What is IPS? It’s a whole new syndrome, but it’s not recognized by the medical industrial complex or the psycho-babble psychology industrial complex. There are no medications from the pharmeceutical industrial complex for it, thank goodness. The only treatment or cure is dirt and green things.
How do I know? Because I just made it up!
IPS stands for Impatient Planter Syndrome
The only known treatment at this time is to live in a warm climate where you can start planting things, anything. If not, find a container – of any kind – and some dirt to go in it. Then find a few seeds, put them in the dirt and wait impatiently until a tiny little green thing appears. Fuss over it constantly until it gets bigger and bigger. Don’t water it too much or do anything else that may cause it’s untimely demise or you just might go into
Impatient Planter Depression Syndrome
Impatient Planter Compulsive Syndrome
in which you plant seeds over and over, or in so many different containers you lose track of what it is until the plants are big enough to identify, root bound and stunted. Even so, you plant them anyway and hope they produce. But just in case, you plant more seeds. You know, just in case.
Yep, I am impatient to plant the garden. Can you tell? I have my bucket of seeds awaiting mid-April [if I can wait that long] to direct seed into the garden. So far I have talked myself into only planting things that can take a light frost. We have brussel sprouts, cabbage, carrots, turnips, collards, kohlrabi, onions and strawberries planted, along with some flowers here and there.
The empty trellises call out for bean seeds, tomato and sweet potato seedlings, and all that empty space keeps calling for okra, cowpeas, squash and corn. Can you hear it? Probably not since you are not suffering from IPS.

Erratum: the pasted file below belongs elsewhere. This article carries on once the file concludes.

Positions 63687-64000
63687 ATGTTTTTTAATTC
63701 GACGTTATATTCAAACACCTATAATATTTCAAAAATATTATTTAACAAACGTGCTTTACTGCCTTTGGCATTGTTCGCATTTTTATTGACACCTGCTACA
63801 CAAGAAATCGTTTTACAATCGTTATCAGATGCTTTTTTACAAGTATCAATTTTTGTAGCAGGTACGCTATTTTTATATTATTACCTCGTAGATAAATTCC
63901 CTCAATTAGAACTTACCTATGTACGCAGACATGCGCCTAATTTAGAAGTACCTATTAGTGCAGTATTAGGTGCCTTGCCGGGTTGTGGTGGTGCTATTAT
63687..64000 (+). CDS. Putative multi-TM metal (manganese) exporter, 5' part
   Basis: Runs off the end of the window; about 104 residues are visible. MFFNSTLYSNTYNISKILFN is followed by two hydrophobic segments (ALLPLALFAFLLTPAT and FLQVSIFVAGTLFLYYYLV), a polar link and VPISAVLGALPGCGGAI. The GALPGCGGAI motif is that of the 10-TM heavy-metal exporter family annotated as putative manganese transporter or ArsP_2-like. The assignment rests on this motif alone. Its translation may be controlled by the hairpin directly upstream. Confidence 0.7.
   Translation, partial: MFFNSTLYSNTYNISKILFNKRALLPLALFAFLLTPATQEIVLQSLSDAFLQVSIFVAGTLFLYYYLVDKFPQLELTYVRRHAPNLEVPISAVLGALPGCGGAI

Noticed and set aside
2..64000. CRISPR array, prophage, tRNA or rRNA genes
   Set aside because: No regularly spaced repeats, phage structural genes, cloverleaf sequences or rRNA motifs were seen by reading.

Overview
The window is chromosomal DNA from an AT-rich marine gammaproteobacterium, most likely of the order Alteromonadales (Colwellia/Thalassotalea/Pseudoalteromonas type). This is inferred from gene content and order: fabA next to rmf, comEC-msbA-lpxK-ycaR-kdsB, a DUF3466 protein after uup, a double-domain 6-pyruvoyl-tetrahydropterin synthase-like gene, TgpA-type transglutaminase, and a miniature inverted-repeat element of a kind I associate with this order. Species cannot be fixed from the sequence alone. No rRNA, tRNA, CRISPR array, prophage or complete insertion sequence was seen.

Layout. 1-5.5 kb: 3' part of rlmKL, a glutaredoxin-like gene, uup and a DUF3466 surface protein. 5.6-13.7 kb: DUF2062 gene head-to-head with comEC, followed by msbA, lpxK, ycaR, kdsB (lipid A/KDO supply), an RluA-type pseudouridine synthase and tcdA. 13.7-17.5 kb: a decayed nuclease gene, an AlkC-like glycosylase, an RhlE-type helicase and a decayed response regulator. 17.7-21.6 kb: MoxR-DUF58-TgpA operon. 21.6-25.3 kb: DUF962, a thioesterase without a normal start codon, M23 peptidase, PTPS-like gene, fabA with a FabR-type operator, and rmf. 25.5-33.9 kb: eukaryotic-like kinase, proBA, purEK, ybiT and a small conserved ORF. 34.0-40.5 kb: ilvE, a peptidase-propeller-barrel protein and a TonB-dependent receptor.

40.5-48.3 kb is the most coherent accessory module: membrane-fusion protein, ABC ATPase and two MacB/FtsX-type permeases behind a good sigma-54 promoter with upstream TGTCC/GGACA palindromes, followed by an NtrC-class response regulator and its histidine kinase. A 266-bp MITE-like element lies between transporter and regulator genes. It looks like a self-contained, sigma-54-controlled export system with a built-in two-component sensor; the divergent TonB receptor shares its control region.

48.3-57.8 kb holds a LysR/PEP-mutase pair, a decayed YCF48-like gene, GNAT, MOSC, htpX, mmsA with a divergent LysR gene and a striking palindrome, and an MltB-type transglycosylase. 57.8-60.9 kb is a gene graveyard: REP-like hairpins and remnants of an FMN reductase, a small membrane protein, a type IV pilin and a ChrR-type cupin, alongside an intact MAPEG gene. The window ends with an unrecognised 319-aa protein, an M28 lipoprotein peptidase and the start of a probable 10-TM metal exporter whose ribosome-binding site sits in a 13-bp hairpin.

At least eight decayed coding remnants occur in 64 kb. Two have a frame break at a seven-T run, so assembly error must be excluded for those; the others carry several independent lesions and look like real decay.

I have found the Farmer’s Almanac site to be an interesting morning read each day. I signed up for their daily/weekly emails, but there were too many ads for ‘buy this’ in them for my taste, so now I just go to the site each morning. Here are a couple of links from them.
We continue to feel the need to produce all we can in the way of food. We can’t help but wonder how the food supply, along with our supply of freedoms, what there is left, will survive the coming months, let alone the coming year. There appear to be plenty of seeds and seedlings at Wal-Mart locally and many more people surrounding those shelves than I remember seeing in the past. But that may just be my projection of what I see coming onto normal everyday activities of folks, not an actual increase in people wanting to grow food. I can only hope it is.
If you are suffering from IPS or any of the other new maladies that are plaguing our country and the world, please find methods of treatment that don’t involve recirculation of carbon dioxide by wearing of diapers on the wrong part of your body, or shooting up unproven chemicals that may impact your very genetic structures in unknown, irreversible ways. Yes, I have some strong opinions about what has been forced upon us in the last year. In some places there is still the option to choose what we do with our bodies and I respect the choices others have made.
I can only hope and pray we are not forced to choose between the ability to actively, freely participate in society. We have had passports in the past that allowed us to travel between Alaska, Canada and the lower 48. I cannot see where we will ever be carrying around the new passport that is being discussed, that some companies have already begun to require. There is already talk about a booming black market for the new passport if it becomes mandatory. Don’t forget 1A & 2A are under attack and 2A protects 1A.
I never dreamed in a million years that our country would be in the current condition it is in. We read things everyday that are just totally unbelievable. It takes more and more effort everyday to keep a positive outlook on our future and the future of our country. So if you are suffering from IPS, enjoy it. It is a wholesome, productive disease as opposed to a physically debilitating condition.
Until next time – Fern